Despite the benefits Catholic schools provide, parishes sponsoring schools face additional financial challenges, including extra costs for building utilities and maintenance. These costs are rarely covered by tuition alone, Glynn said, especially when a single parish supports a single school. As a result, the parish subsidizes the cost. Additionally, parents are no longer selecting a school for their child solely because they belong to the school’s sponsoring parish, Glynn said. This may result in a more diverse community within the school than the parish, she added. “It’s not unusual for parents who are starting their children out in a school to visit five, six, [or] seven different schools before they make a decision,” she said. “The old geographic boundaries of a school and parish . . . don’t exist anymore.”
Many schools have two tiers of tuition rates: one for parishioners and one for non-parishioners. Some have gone to a one-level tuition rate and offer financial assistance on an individual basis.
At Maternity of Mary-St. Andrew School in St. Paul, which has a single rate, tuition is $4,700. However, scholarships of $1,500 are available to registered, active families at local Catholic parishes. The numbers are similar to the former in-parish and out-of-parish tuition rates, but the approach has changed. “We call families to greater involvement in their parish — it’s not just getting a parishioner rate,” said Melissa Dan, school principal. Families were mailed a tuition contract in January, which requires them to attend Mass regularly and volunteer at the school and in their parish. Families who sign the contract are eligible for a scholarship. Dan has already received more interest from parent volunteers, she said.
The purpose of the tuition agreement is two-fold: the school wants families to invest in their parish as well as school, and it also wants parents to be able to stay at their current parish rather than leave in order to join Maternity of Mary or St. Andrew to receive discounted tuition, said Maternity of Mary pastor Father Peter Williams. He describes the contract not as a “calling to task,” but rather “a challenge to authenticity.”
More than tuition can cover
Across the archdiocese, the number of students eligible to receive free and reduced-price lunch has also increased, even as the overall enrollment has decreased. Meanwhile, tuition has increased 36 percent since the 2003-2004 school year. In the archdiocese, the average tuition for elementary schools has risen from $2,251 in 2003 to $3,063 in 2008.
As tuition rises, schools are examining their financial resources and looking for new models of sustainability, Glynn said.
Some elementary schools, including Risen Christ in Minneapolis, have hired advancement directors to write grants, and connect with alumni and businesses. Fran Rusciano Murnane joined the Risen Christ staff three years ago as the advancement director. Her job is to market the school, raise visibility, and find new sources of funding for a school where 92 percent of its families live at or below the poverty level. “We are faced with a tremendous challenge,” she said. Only nine percent of the schools’ revenue comes from tuition, compared to the average of 65 percent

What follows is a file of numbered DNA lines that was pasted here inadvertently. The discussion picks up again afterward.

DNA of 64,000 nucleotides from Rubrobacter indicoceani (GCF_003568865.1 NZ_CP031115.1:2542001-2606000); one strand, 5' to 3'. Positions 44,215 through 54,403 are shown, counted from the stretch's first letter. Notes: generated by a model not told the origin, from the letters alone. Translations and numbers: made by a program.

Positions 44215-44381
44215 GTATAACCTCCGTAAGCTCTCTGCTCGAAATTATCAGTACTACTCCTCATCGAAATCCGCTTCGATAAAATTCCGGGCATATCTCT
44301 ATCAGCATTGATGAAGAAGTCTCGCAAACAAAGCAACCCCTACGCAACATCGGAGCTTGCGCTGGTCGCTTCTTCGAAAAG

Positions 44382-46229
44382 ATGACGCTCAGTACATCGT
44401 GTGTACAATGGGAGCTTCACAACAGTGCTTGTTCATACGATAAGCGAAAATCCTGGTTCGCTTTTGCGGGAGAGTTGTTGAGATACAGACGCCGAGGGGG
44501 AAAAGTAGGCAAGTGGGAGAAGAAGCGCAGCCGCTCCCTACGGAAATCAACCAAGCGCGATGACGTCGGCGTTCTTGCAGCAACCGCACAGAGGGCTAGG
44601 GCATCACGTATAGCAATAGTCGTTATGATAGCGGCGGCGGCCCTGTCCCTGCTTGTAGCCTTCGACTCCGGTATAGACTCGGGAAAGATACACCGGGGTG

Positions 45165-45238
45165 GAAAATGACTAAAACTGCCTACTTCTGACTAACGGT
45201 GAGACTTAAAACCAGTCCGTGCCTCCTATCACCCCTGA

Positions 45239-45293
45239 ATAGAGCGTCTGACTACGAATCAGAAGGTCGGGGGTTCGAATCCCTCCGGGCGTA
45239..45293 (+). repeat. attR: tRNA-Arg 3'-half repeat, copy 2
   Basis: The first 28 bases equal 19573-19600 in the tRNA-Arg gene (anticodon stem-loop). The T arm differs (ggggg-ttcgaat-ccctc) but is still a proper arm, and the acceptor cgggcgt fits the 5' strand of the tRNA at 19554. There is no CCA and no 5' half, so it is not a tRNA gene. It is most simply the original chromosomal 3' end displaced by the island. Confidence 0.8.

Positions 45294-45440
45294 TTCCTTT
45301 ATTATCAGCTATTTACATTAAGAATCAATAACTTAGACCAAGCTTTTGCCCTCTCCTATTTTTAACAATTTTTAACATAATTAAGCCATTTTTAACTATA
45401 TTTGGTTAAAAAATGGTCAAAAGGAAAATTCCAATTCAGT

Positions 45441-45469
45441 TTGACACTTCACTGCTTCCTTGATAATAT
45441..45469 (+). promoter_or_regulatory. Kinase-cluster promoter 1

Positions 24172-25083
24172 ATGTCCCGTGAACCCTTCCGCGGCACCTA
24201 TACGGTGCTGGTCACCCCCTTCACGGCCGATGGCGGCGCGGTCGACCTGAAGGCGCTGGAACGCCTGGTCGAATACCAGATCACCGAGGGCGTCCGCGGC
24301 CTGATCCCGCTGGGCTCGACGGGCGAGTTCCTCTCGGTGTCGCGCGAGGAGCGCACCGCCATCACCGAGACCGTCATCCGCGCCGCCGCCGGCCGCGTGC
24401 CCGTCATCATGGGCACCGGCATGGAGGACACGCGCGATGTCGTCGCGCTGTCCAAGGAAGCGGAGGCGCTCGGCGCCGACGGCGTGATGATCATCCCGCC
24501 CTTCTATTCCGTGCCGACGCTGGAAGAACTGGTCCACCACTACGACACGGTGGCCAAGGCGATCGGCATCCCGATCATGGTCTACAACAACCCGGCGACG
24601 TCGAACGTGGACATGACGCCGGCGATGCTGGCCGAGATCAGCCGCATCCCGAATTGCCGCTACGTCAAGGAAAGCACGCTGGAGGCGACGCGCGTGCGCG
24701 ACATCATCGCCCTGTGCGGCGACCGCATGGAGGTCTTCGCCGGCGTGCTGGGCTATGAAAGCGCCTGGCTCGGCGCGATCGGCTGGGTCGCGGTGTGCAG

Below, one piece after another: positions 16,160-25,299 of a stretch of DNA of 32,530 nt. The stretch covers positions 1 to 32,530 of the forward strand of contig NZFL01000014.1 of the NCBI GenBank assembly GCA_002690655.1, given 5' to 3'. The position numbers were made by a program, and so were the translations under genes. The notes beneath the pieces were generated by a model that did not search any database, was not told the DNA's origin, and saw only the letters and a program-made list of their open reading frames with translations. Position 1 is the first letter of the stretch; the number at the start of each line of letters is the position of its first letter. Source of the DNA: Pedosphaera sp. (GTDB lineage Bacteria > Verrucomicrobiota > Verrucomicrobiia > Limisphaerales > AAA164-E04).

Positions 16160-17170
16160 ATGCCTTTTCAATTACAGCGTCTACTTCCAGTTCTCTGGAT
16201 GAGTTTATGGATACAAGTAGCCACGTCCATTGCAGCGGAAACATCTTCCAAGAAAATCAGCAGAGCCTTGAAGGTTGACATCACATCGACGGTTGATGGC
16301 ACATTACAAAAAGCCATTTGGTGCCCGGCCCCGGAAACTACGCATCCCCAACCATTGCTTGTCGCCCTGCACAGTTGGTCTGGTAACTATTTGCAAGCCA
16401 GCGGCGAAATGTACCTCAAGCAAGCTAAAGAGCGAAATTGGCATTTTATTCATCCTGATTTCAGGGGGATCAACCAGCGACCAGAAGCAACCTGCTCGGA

at archdiocesan Catholic elementary schools. The average Risen Christ family pays $750 a year in tuition.
Although the school uses traditional kinds of fundraising, like direct mailings, its strategic development plan includes working with community businesses and foundations. The school also hosts an annual 400-person gala. Risen Christ is among the urban schools that receive funds from the Pohlad Family Foundation and a legacy grant. With the help of individual donors and an $80,000 grant from an additional source, the school is launching a mentoring program that is expected to build relationships between businesses and the school, Murnane said. “We must be innovative if we are going to be viable,” she said.
Sharing best practices
Throughout its transition process, Most Holy Redeemer has looked to Pope John Paul II School in Minneapolis, which has used multi-age classrooms for six years. Pope John Paul II School, which serves 11 parishes in Northeast Minneapolis, also moved to the model at a time of declining enrollment. The move allowed the 90-student-kindergarten-to-eighth-grade school to reduce the number of staff while maintaining educational quality, said its principal, Deb King. She and Father Glen Jensen, pastor of Holy Cross, St. Hedwig and St. Anthony of Padua parishes in northeast Minneapolis, are educating other schools, like Most Holy Redeemer, about their process, she said. “It is so critical to have pastoral support and to have pastoral understanding of what we do, which is what we’ve got,” King said. “Without that, it can’t come to fruition.”
Planning process recommendations could include school mergers, but the invisible boundaries of public school districts add another challenge to that option, Glynn said. Because of the resources some Catholic schools share with the public schools in their districts — such as transportation and funds for special needs education — Catholic schools are limited in how much they can collaborate with other Catholic schools outside their district. It would be difficult for Catholic schools in different public school districts to collaborate or merge, even if they were near each other, Glynn said.
Challenging or not, mergers haven’t been part of the archdiocese’s recent history. Within the past 10 years, no Catholic schools in the archdiocese have merged, and two multi-parish schools have deconsolidated. However, Glynn stressed that all ideas “are on the table,” since the task force is still listening to deanery recommendations and will not make its recommendations to Archbishop Nienstedt until July. Catholic Spirit